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Development and urban infrastructure: a sustainability perspective

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WASH 2011 conference: Stuart White, ISF, UTS

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Development and urban infrastructure: a sustainability perspective

  1. 1. DEVELOPMENT AND URBAN INFRASTRUCTURE: A SUSTAINABILITY PERSPECTIVE<br />THINK.<br />CHANGE.<br />DO<br />STUART WHITE INSTITUTE FOR SUSTAINABLE FUTURES<br />
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  3. 3. Pressures and drivers<br />3<br />Pressure to achieve MDG water and sanitation targets and ‘water for all’<br />Uncertainty and threat of water scarcity<br />Need to protect public health<br />Need to conserve the environment<br />
  4. 4. The pressure of increasing costs<br />Source: World Bank World Development Report 1992<br />
  5. 5. A new approach for urban waterNext generation water systems must be…<br />Cost effective<br />Low risk<br />Adaptable<br />Focused on meeting needs - ‘service’ rather than water provision<br />More equitable<br />Environmentally sustainable<br />Protect public health<br />This requires a focus on actual water uses and users - the demand side of water planning and management<br />
  6. 6. New approach is underpinned by ‘end use’ or ‘demand side’ analysis<br />6<br />Water end use<br />Demand side planning<br />Conservation potential<br />Disaggregation of water use data<br />Integrated Resources Planning<br />Understanding how we use water now is essential to accurately forecast future water needs in different cities and best plan to meet those needs<br />
  7. 7. The quantity of water used varies greatly between countries<br />7<br />Need to respond to actual water needs in different cities with appropriate supply and demand option<br />
  8. 8. The quantity of water used varies greatly between and within countries<br />litres per capita per day<br />Residential (pink), non residential (yellow) and unaccounted for water (light blue) per capita demand comparison (EBMUD is the Oakland area, east of San Francisco)<br />
  9. 9. Not just quantity that differs, also how water is used – eg Alexandria and Sydney<br />
  10. 10. Alexandria residential water use<br />A disaggregated water use analysis (‘end use study’) is the foundation for good supply-demand planning<br />
  11. 11. Level of water/ energy/ materials use per capita<br />Level of water/ energy/ materials use per capita<br />Level of development<br />
  12. 12. Pathways to sustainability<br />Bossell (1998) “Pathways to sustainability”<br />
  13. 13. Stock models - toilets<br />
  14. 14. Stock models - toilets<br />
  15. 15. Then what? The ‘5 Step’ Process as a way forward<br />Step 1: Plan the overall process<br />Step 2: Analyse the situation<br />Demand forecasting<br />Step 3: Develop the response<br />Design & analyse options<br />Step 4: Implement the response<br />Step 5: Monitor, evaluate & review<br />http://www.iwaom.org/<br />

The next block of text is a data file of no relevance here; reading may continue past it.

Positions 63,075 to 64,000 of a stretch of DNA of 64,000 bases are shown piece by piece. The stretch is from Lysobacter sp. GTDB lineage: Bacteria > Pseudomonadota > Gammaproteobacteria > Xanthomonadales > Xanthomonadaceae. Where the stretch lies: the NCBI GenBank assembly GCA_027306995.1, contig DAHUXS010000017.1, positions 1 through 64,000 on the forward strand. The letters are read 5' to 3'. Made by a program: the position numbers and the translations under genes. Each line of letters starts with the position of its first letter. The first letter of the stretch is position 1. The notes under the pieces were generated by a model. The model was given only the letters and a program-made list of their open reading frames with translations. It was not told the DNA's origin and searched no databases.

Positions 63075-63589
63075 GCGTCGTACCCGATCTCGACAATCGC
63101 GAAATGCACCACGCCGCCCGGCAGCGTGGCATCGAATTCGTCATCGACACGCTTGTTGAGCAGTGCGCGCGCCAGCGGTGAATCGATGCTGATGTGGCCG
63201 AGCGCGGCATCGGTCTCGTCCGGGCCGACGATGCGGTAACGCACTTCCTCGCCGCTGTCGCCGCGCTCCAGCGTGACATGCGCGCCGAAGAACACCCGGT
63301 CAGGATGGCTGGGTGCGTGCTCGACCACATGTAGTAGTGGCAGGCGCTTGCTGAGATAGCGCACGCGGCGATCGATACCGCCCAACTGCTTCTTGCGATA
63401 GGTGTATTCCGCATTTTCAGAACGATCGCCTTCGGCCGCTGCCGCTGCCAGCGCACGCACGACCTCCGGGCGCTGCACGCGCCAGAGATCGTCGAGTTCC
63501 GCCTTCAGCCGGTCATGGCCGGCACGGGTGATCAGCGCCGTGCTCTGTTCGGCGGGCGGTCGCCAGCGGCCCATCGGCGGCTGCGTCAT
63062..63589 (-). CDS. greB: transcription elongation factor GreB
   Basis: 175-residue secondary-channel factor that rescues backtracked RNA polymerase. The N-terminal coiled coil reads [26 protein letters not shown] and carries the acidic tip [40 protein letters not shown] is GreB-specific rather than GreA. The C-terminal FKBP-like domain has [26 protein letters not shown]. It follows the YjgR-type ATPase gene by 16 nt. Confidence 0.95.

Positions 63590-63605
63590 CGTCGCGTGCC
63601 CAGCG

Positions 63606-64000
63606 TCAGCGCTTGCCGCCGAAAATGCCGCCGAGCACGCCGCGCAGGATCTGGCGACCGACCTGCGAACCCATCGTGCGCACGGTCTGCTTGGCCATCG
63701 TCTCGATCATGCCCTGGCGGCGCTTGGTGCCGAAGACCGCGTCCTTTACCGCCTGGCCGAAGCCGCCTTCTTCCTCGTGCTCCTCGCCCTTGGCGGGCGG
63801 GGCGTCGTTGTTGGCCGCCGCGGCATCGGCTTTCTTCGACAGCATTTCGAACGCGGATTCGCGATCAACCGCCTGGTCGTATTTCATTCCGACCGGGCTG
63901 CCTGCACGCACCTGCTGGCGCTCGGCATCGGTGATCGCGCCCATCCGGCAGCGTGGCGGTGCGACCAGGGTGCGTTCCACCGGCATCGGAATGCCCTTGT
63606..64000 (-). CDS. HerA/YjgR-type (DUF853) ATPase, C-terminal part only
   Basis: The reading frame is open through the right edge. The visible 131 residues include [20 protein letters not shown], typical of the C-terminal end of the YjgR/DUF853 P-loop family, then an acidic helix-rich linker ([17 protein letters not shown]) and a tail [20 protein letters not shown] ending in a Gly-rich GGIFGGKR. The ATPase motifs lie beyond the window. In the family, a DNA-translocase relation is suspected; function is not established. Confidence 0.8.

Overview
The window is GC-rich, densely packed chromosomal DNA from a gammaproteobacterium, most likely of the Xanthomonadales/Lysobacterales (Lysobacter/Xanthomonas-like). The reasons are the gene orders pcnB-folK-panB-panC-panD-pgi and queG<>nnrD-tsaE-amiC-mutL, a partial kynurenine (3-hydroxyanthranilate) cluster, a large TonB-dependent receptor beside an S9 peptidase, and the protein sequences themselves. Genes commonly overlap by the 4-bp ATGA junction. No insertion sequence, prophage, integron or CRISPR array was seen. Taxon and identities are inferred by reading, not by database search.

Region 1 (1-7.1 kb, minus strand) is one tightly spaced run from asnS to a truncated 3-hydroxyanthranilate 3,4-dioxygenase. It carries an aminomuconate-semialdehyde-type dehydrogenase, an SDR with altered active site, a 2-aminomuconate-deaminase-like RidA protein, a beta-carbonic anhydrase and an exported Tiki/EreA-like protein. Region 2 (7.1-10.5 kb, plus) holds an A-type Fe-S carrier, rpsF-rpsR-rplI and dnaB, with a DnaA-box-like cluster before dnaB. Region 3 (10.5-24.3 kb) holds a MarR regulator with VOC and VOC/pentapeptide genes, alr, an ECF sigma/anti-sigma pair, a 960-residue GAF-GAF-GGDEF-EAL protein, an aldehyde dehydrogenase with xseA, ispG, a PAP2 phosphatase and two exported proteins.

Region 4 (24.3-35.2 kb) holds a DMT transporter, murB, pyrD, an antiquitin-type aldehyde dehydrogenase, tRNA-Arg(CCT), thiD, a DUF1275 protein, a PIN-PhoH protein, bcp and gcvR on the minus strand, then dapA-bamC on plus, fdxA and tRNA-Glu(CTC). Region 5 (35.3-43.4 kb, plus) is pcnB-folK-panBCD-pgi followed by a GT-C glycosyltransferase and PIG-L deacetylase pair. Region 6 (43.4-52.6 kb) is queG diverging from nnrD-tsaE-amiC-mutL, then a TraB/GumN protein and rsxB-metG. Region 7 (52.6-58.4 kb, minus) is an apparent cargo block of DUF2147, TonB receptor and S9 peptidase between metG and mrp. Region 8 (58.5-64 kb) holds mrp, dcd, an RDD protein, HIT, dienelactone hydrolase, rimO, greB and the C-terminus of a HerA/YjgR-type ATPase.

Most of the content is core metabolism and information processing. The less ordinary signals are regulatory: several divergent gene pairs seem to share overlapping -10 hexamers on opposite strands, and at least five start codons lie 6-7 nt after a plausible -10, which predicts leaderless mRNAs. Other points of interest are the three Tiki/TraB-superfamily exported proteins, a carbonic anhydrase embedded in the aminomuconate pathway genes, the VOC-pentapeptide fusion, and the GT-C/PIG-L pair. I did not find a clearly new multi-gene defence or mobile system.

16. 16. The focus is on cost effective water service provision<br />Forecast water demand more accurately <br />Think differently - ‘water service provision’ not just water supply<br />Design and compare broad selection of options (water efficiency, reuse, supply)<br />Use same $/m3 to compare costs and benefits of all options supplying or saving water<br />We can provide water services differently and potentially save water and money through identifying “conservation potential”<br />16<br />
  17. 17. Salalah – supply curve<br />Desalination<br />
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  19. 19. Four generations of infrastructure<br />
  20. 20. Principles for eco-technology<br /><ul><li>Maximise efficiency and source control
  21. 21. Water reuse, energy recovery, nutrient capture
  22. 22. Distributed systems can reduce energy use and capital cost, as well as reduce risk</li></li></ul><li>The economics of generational change<br />Relative cost per household<br />Third<br />Second<br />Fourth<br />First<br />We are here<br />Developing cities have the opportunity to be at the forefront of innovation<br />Generations<br />
  23. 23. Tools for sustainable urban water futures<br />International Demand Management Framework<br />Analysis of costs and benefits and options assessment<br />Social inclusion approaches (poverty, gender)<br />All policy instruments (regulation, economic instruments and communication)<br />Deliberative processes<br />22<br />
  24. 24. Australian ODA on health and watsan<br />23<br />
  25. 25.
  26. 26. Citizen engagement/ stakeholder engagement<br />http://www.wwviews.org/<br />
  27. 27. Citizen engagement/ stakeholder engagement<br />http://www.wwviews.org/<br />
  28. 28. Examples<br />
  29. 29. Key messages<br />Current conventional urban water management approaches are unsustainable environmentally and economically. We need to move beyond ‘business as usual’based on increasing water demand and intensive and expensive treatment of wastewater.<br />Best practice approaches emphasise cost effectiveness, adaptability and sustainability – this requires a focus on the demand side of water planning so solutions are right for their context and we can tap into conservation potential.<br />There are a suite of tools to support demand centred planning for sustainable urban water systems – social and regulatory drivers.<br />Developing cities have the opportunity to be at the forefront of innovation – they can ‘leapfrog’ to sustainable options, characterised by efficient water use and adaptive wastewater treatment systems (or waterless waste systems).<br />
  30. 30. Further information<br />http://www.isf.uts.edu.au<br />

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